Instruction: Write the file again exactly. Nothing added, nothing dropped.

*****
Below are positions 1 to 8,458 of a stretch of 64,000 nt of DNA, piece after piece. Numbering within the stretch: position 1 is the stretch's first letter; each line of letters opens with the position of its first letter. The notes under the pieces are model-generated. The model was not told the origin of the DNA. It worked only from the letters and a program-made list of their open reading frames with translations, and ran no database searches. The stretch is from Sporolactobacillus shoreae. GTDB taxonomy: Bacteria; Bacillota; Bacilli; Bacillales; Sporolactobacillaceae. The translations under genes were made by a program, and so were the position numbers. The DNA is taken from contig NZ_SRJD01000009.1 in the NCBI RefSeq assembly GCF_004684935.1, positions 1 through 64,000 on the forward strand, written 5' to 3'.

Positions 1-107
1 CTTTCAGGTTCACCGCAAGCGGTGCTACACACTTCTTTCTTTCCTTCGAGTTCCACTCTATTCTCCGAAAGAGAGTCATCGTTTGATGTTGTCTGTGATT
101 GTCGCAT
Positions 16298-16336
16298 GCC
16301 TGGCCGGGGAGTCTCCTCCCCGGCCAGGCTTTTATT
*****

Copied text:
Below are positions 1 to 8,458 of a stretch of 64,000 nt of DNA, piece after piece. Numbering within the stretch: position 1 is the stretch's first letter; each line of letters opens with the position of its first letter. The notes under the pieces are model-generated. The model was not told the origin of the DNA. It worked only from the letters and a program-made list of their open reading frames with translations, and ran no database searches. The stretch is from Sporolactobacillus shoreae. GTDB taxonomy: Bacteria; Bacillota; Bacilli; Bacillales; Sporolactobacillaceae. The translations under genes were made by a program, and so were the position numbers. The DNA is taken from contig NZ_SRJD01000009.1 in the NCBI RefSeq assembly GCF_004684935.1, positions 1 through 64,000 on the forward strand, written 5' to 3'.

Positions 1-107
1 CTTTCAGGTTCACCGCAAGCGGTGCTACACACTTCTTTCTTTCCTTCGAGTTCCACTCTATTCTCCGAAAGAGAGTCATCGTTTGATGTTGTCTGTGATT
101 GTCGCAT
Positions 16298-16336
16298 GCC
16301 TGGCCGGGGAGTCTCCTCCCCGGCCAGGCTTTTATT